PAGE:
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Compare the ways in which the poems "To His Coy Mistress" and "The Flea" seduce

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Compare the ways Marvell and Donne use their poems to seduce The two poems, "To His Coy Mistress" and "The Flea" were both written with one thing in mind: seduction. The poems were later labelled as Metaphysical poems, which is a term used for poems that were written in a certain period, usually to seduce, and contained unusual metaphors. The 17th century was a highly religious period, as well as a time when the rich decided to travel around the earth discovering new and unseen land, which gave ground to myths and legends. Marvell's "To His Coy Mistress" uses a syllogistic argument as well as using the "carpe diem" theme. The thesis is the first section of the poem, in which Marvell drowns the woman in flattery, telling her all the time he would spend idolising her if only they had enough time. The second section of the poem sees Marvell reminding the lady that the time they have is too short to even considering doing all this, the antithesis. This leads to the conclusion that they must make love to one another now, as their time is too precious to waste. The syllogistic argument is similar to the theme of "carpe diem". Marvell tells her all the things they could do, although they can't as time casts it's restraints over them, so they must "seize the day" and have sex there and then. Marvell introduces the poem with the rather controversial line, "Had we but world enough, and time," which implies right from the start that all the things he is about to describe are unobtainable. ...read more.


"And now, like amorous birds of prey," is a line that Marvell uses to describe their sex as wild, as well as passionate. "Rather at once our time devour, Than languish in his slow-chapped power." In these two lines, Marvell makes a brief reference to time, and how he wants to control it. Marvell then continues with the sexual metaphors: "Let us roll all our strength, and all Our sweetness, up into one ball; And tear our pleasures with rough strife, Through the iron gates of life" Presumably "strength" would be a reference to a penis, whilst "sweetness" would be reference to a vagina, and the "roll"(ing) up would be a metaphor for sex. The third line makes reference to powerful and violent sex, with the "iron gates of life" signifying a woman's maidenhead. Marvell end the poem very philosophically, in contrast to the sexual imagery. "Thus, though we cannot make our sun Stand still, yet we will make him run." Marvel is basically saying that he cannot stop time, but they can control and enjoy what they do within it. Marvell's poem uses many unusual metaphors, and was very "new-age" for it's time, as purity was still very treasured. If they had all the time in the world, they would idolise each other for an eternity before even considering sex, but that's not the reality, as they will only end up dead; thus it's only logical to "carpe diem", and have sex now whilst they can. Donne also uses a syllogistic argument to seduce a woman, except his is an intellectual argument that is based on a shaky concept as it's foundation. ...read more.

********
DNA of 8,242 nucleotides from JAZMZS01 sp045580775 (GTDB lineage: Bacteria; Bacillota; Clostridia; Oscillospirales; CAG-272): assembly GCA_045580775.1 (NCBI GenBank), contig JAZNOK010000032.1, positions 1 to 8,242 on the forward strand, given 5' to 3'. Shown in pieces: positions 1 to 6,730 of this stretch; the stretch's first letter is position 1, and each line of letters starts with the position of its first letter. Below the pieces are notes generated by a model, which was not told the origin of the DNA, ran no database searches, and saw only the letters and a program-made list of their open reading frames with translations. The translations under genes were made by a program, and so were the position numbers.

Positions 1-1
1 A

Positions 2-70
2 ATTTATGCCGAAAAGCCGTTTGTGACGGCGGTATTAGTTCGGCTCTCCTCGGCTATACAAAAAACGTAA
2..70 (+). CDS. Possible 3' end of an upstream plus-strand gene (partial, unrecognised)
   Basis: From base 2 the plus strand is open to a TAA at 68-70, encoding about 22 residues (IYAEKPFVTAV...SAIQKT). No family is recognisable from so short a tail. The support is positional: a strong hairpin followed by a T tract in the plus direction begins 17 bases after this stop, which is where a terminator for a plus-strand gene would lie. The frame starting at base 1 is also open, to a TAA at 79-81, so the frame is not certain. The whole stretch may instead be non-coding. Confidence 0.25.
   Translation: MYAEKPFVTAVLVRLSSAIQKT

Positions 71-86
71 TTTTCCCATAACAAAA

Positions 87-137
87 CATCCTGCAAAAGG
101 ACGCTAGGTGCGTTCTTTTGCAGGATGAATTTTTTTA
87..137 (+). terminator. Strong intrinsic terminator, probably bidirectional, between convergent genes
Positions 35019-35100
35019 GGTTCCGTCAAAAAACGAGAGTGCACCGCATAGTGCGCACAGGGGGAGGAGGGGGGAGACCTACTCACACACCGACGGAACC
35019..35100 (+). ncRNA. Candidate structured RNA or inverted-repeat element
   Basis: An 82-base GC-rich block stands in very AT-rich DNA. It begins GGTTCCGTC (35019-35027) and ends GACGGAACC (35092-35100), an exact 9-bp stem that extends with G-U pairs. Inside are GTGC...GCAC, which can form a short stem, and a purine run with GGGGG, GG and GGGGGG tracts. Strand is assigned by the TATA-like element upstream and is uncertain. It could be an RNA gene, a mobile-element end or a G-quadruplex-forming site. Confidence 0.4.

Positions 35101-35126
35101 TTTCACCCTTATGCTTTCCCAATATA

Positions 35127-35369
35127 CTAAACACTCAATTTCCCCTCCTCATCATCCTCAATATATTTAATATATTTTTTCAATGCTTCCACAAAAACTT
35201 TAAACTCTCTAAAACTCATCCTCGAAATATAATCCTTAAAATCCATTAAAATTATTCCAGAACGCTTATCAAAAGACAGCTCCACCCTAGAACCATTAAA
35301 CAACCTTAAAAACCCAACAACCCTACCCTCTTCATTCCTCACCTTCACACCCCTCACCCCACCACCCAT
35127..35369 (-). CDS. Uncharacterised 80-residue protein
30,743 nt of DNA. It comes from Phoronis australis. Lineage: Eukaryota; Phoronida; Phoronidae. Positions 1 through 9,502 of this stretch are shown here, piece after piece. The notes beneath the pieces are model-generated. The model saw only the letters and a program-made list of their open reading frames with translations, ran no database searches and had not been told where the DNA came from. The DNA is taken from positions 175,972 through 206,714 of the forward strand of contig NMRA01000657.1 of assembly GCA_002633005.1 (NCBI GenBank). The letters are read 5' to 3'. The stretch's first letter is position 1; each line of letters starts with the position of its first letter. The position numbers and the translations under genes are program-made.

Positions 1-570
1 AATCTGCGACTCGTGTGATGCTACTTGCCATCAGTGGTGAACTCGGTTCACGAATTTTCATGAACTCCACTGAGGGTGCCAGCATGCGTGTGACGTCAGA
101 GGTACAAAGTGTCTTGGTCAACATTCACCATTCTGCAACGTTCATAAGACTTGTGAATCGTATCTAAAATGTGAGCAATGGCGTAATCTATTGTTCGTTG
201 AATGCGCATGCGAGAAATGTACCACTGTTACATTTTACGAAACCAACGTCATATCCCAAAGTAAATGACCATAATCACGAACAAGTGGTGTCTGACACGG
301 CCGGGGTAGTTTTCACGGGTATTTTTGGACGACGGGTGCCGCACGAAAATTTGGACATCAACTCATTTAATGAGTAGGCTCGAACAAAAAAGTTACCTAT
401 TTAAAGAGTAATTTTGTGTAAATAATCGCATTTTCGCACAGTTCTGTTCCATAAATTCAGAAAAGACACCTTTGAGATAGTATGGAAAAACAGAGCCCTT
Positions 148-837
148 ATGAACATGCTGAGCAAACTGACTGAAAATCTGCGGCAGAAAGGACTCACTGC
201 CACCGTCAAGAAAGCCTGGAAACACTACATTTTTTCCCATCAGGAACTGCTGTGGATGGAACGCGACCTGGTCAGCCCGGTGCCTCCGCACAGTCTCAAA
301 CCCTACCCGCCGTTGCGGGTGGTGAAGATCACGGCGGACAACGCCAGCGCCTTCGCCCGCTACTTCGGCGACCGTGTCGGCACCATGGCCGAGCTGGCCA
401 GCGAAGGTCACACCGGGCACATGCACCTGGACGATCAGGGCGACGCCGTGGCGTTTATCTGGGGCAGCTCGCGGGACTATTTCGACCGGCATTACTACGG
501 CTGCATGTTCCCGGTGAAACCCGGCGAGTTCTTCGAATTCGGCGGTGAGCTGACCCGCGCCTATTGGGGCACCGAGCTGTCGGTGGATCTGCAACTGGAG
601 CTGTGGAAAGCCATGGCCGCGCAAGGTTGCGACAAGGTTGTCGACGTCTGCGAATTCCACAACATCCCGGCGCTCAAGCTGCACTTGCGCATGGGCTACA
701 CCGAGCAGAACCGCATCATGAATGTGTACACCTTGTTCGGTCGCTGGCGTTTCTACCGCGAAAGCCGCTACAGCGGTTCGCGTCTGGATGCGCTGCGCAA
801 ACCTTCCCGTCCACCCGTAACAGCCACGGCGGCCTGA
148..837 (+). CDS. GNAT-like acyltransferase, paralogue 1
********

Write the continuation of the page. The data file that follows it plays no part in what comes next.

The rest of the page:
There are also similarities and differences in the imagery used by the poets. Both poems use sexual and religious imagery, something typical of Metaphysical poems. One may argue that Marvell makes less use of hyperbole, focussing strongly on elements of death, time and general romanticism. Donne focuses heavily on theming his imagery around religion and sex, seeming very antagonistic. The poems both use very unusual metaphors throughout, as well as some hyperbole. As I had previously mentioned, Marvell's use of hyperbole is far less prominent than Donne's. The metaphors and hyperboles are largely focussed around sex which is again a common feature of Metaphysical poetry. The structure of the poems is, on the surface, very similar. They both contain 3 parts, separated into stanza's. This, however, is where the similarities end. Marvell's poem very gradually builds up, starting with very romantic imagery and ending in very sexual imagery. Contrarily, Donne delves straight in, with use of very sexual themes as well as very religious ones. This leads well onto my final point, Marvell is far more romantic than Donne. He uses for more romantic themes, as well as less aggressive imagery. Donne tries to win his woman with hyperbole, guilt and intelligence as opposed to flattery. Which of the two methods would have proved more successful is debatable, but both poets put forth very strong arguments to plead their case for sex. The poems, successful in their aims or not, were before their time and very forward thinking. They contributed to the very "sexually open" society we live in today, exposing 17th century women to the true power of seductive poetry. Glen Peacock 10R2 ...read more.

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